My research related to the consortium "Fate, Freedom, and Prognostication" at the University of Erlangen has two different aspects. The first concerns prophecy of a variety not usually considered under the rubric of "prognostication." Whereas prognostication (as I understand it) means the interpretation of signs or symbols to foretell the fate of individuals or groups, the prophecy that I am studying intends to foretell universal events either by the interpretation of Scripture or divine inspiration. This variety of prophecy played a dominant role in the culture of Western Europe between the twelfth and fifteenth centuries, the chronological period on which I concentrate. I think of it as "eschatological prophecy" because it is closely tied to attempts to foresee events that will transpire before the end of the world.
A large number of sources (mostly written in Latin) exist to support the work that I undertake: short anonymous prophecies, treatises, biblical exegesis. Because scholarship has first seriously engaged itself with this field in roughly the last half-century, some of these sources have been edited and published only recently, while a good number remain unpublished. Consequently some of my own work has been editorial: publishing editions of hitherto unknown or neglected texts with extended commentary. But most of my research in the area of eschatological prophecy pursues specific themes: under what circumstances did such prophecy flourish? to what extent did such prophecy influence decision making? to what extent was such prophecy associated with violence? Above all I am interested in the degree to which one strain of eschatological prophecy can be seen as a direct forerunner of the Western European idea of progress.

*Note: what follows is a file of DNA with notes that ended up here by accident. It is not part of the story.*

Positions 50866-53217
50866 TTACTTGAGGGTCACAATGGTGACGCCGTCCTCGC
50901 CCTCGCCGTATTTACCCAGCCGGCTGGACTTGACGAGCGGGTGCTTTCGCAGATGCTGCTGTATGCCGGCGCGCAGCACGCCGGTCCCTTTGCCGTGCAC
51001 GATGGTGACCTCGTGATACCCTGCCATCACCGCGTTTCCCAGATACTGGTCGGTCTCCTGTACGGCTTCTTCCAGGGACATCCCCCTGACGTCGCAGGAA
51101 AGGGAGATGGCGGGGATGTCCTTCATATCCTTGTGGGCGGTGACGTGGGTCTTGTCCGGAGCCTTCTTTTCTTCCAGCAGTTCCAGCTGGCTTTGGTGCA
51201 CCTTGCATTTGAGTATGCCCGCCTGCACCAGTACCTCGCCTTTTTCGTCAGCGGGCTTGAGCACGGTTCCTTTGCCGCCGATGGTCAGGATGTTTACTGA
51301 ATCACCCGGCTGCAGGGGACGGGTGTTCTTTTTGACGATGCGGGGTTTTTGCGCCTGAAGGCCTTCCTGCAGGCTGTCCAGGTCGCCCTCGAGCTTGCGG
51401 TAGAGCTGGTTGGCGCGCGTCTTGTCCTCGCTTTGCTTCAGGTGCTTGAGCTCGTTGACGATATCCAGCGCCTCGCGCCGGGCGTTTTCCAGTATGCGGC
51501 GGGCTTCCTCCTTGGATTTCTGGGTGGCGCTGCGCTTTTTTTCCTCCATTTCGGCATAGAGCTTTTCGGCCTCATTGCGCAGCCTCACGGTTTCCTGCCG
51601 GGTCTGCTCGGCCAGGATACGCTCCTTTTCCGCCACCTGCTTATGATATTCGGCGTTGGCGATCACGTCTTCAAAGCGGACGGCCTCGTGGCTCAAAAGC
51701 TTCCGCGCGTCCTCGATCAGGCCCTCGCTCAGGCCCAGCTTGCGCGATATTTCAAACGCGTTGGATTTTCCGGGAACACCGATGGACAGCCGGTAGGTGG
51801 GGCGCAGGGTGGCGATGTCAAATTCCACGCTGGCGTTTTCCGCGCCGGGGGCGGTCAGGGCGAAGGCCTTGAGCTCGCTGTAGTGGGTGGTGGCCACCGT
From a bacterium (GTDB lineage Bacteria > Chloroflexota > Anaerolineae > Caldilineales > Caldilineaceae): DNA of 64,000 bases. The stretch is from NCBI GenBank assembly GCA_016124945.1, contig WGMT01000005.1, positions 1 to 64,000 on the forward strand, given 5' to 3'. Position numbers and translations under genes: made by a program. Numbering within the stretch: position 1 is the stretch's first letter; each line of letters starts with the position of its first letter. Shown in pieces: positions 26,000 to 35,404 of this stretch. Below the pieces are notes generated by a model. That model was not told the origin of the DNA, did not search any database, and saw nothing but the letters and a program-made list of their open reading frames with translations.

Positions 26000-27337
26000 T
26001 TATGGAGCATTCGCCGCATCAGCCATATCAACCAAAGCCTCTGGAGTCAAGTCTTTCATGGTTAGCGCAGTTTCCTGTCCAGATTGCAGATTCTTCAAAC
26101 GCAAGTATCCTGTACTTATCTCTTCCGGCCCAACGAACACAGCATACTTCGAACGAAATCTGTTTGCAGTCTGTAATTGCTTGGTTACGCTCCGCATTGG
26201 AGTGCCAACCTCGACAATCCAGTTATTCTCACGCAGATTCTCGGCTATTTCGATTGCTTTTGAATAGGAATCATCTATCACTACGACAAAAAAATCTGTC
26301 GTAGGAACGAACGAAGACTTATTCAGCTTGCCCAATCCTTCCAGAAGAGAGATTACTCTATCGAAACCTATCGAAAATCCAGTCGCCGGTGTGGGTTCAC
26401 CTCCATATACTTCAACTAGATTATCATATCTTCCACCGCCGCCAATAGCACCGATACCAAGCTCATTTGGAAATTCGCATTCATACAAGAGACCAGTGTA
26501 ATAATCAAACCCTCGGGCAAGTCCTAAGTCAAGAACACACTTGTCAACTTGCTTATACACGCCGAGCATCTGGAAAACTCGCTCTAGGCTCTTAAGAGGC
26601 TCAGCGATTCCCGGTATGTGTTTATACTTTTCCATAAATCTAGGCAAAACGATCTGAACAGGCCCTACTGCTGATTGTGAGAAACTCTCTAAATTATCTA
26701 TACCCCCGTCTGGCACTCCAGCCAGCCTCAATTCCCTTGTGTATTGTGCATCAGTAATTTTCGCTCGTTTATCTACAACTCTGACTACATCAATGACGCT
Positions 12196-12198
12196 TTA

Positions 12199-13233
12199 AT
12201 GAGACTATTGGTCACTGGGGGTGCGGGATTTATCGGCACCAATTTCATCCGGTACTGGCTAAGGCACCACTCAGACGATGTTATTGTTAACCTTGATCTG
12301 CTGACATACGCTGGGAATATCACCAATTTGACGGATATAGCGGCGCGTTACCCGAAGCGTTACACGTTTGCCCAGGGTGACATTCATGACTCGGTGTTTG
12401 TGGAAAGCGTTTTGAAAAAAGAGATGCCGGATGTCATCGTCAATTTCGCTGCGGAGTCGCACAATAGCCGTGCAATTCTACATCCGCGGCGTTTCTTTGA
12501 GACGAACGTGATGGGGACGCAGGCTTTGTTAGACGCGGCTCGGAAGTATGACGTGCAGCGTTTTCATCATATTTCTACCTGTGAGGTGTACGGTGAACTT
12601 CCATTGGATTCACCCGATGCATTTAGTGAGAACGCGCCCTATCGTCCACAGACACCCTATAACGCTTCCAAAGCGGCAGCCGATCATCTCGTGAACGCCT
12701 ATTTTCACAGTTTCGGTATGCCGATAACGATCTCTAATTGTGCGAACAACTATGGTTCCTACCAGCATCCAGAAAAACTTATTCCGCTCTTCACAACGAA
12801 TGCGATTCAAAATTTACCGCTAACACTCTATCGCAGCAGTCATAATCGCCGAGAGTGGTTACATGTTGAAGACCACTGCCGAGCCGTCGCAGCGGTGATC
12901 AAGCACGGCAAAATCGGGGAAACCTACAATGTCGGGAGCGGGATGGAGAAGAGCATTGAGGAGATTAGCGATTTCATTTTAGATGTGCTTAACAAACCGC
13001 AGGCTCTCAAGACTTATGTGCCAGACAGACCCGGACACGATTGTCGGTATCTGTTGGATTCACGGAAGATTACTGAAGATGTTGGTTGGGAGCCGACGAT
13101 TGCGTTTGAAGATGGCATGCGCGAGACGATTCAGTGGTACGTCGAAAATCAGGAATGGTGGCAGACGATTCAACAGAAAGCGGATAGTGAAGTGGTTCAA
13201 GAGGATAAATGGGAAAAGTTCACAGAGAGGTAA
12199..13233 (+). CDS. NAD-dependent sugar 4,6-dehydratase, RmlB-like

The strain to which I refer is the body of thought associated with the writing of Joachim of Fiore (c.1135-1202). Joachim was the first thinker in the West (and, so far as I know, in the world) who posited a theory of steady progress for humanity from past to present to future. Relying on the Bible as his source of authority, he was confident that events in the Old Testament foreshadowed events not only in the New Testament but in the history of the Christian Church extending into the future. This predictive methodology gave him assurance that the reign of Antichrist would be imminent but that it would be followed by a wondrous earthly sabbath before the end of time. This sabbath was to be the age of the Holy Spirit, as opposed to the earlier ages of the Father and the Son (roughly speaking Old and New Testaments). The sabbath would see the conversion of the entire world to the "true faith," a consequent reign of peace, and a spread of "spiritual intelligence" as if an earthly gateway to paradise. Formulated in terms of three successive "statuses" (Father, Son, and Holy Spirit), the first status was winter, the second spring, and the third high summer; the first status was starlight, the second dawn, the third full light of day; the first status was water, the second wine, the third oil.